Purchase price holdback

Holdback covenants may be included in payment clauses of transaction documents wherein a portion of the purchase price is held back until a specified time in anticipation of risks that cannot be quantified, adjusted or resolved with certainty prior to closing of the transaction. Holdback of purchase price may be included for both known and unknown risks and in the event any risk materializes post-closing, the amount of loss suffered, or indemnity claim in this regard may be set off against the holdback amount.

The exchange control rules in India, permit up to 25% of the consideration amount to be paid by the foreign (non-resident) buyer on a deferred basis to a (resident) Indian seller within a maximum period of 18 months from the date of the share purchase agreement without prior approval of the Reserve Bank of India (the “RBI”). A longer holdback period will require the prior approval of the RBI. Such restrictions will not apply for a transaction between a foreign buyer and a foreign seller. A deferred consideration arrangement could also be structured through an escrow mechanism.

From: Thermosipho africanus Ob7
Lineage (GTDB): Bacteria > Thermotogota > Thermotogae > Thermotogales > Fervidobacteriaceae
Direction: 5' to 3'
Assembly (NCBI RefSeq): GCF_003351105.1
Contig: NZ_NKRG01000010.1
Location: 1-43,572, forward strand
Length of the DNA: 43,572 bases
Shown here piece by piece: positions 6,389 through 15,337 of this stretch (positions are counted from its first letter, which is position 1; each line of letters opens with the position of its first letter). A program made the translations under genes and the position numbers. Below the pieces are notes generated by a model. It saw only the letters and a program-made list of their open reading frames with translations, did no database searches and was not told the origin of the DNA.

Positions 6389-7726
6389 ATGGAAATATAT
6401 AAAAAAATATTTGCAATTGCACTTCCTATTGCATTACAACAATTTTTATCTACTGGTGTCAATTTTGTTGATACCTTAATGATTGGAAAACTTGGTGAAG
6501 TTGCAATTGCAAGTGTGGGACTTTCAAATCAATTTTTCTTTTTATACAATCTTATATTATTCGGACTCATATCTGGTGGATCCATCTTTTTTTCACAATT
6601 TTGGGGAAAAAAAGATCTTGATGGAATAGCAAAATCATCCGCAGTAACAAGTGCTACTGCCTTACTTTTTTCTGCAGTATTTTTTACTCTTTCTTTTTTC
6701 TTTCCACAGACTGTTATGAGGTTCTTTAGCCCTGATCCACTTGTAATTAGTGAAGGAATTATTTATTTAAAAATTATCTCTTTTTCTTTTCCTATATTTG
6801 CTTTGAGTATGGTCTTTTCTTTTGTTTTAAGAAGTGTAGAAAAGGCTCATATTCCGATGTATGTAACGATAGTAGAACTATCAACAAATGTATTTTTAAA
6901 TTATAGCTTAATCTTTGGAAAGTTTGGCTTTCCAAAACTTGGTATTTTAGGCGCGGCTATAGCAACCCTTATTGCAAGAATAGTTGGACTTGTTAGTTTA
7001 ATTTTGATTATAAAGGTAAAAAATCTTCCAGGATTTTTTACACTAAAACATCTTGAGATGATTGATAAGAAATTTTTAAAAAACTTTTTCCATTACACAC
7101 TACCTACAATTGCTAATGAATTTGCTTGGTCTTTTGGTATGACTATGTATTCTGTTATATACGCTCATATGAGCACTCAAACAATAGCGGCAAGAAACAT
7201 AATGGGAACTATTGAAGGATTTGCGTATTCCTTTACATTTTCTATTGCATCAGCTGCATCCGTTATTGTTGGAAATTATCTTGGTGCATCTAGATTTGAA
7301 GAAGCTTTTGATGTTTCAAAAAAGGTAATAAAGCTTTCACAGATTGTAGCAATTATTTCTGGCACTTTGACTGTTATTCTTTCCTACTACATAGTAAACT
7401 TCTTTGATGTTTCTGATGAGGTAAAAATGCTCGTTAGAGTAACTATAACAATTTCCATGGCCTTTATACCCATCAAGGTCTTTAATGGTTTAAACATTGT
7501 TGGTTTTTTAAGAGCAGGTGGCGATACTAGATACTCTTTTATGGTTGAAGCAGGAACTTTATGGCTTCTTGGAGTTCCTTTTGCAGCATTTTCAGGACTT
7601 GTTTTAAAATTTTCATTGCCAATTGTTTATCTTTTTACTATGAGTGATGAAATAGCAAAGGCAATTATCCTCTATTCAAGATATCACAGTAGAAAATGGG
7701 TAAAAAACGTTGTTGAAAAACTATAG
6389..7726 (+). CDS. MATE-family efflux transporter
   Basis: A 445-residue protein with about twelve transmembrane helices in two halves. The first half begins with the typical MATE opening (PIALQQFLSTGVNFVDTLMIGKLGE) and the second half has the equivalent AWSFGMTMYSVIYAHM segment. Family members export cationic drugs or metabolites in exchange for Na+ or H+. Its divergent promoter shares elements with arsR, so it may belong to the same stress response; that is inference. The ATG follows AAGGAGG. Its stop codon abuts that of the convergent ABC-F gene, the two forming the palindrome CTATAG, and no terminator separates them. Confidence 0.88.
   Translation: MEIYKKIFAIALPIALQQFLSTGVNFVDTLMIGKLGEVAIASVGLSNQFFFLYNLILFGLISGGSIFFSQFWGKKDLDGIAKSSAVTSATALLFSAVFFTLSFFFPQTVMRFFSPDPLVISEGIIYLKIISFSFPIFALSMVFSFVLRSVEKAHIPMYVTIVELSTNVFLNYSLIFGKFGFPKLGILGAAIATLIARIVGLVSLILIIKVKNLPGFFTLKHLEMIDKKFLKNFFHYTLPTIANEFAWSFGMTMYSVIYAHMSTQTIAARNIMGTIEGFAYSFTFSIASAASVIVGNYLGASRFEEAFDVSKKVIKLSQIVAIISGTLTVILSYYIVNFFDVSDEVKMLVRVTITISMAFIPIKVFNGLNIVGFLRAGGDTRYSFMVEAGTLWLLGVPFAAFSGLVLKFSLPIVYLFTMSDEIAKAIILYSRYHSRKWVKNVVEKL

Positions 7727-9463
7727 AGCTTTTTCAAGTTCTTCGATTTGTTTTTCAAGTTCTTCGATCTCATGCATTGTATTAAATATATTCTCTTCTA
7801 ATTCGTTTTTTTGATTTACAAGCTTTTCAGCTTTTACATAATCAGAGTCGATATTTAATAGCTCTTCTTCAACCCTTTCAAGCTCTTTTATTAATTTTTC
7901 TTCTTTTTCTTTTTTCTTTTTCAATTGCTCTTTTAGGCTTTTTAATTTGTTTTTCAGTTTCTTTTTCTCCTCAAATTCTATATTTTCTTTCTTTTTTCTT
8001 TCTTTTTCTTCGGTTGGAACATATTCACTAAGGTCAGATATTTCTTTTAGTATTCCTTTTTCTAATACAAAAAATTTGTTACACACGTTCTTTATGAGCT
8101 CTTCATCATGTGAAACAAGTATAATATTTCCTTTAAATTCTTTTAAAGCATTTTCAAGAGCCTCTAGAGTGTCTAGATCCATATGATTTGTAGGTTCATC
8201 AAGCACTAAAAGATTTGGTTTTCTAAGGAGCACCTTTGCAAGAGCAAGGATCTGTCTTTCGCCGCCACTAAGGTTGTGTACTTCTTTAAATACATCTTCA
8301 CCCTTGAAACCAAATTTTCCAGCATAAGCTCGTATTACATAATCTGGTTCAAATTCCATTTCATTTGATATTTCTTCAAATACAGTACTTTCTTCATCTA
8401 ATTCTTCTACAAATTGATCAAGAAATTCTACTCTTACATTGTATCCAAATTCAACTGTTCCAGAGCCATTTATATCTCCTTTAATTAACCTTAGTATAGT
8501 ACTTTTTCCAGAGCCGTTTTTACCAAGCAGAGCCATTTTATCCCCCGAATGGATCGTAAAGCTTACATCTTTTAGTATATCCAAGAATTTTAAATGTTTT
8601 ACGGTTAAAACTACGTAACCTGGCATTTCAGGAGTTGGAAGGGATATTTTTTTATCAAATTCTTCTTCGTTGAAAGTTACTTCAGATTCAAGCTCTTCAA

Specific indemnity

Specific indemnity items list down certain known risks and provide protection to the buyer from such identified risks. This is commonly included in transaction documents in Indian M&A transactions and can provide comfort to buyers to close transactions even when sellers have not agreed to an upfront purchase price valuation adjustment. Typically, such specific indemnity items are also not subject to limitations (including time and amount caps) and the buyer is entitled to recover the entire amount of loss from the seller.

Unknown Risks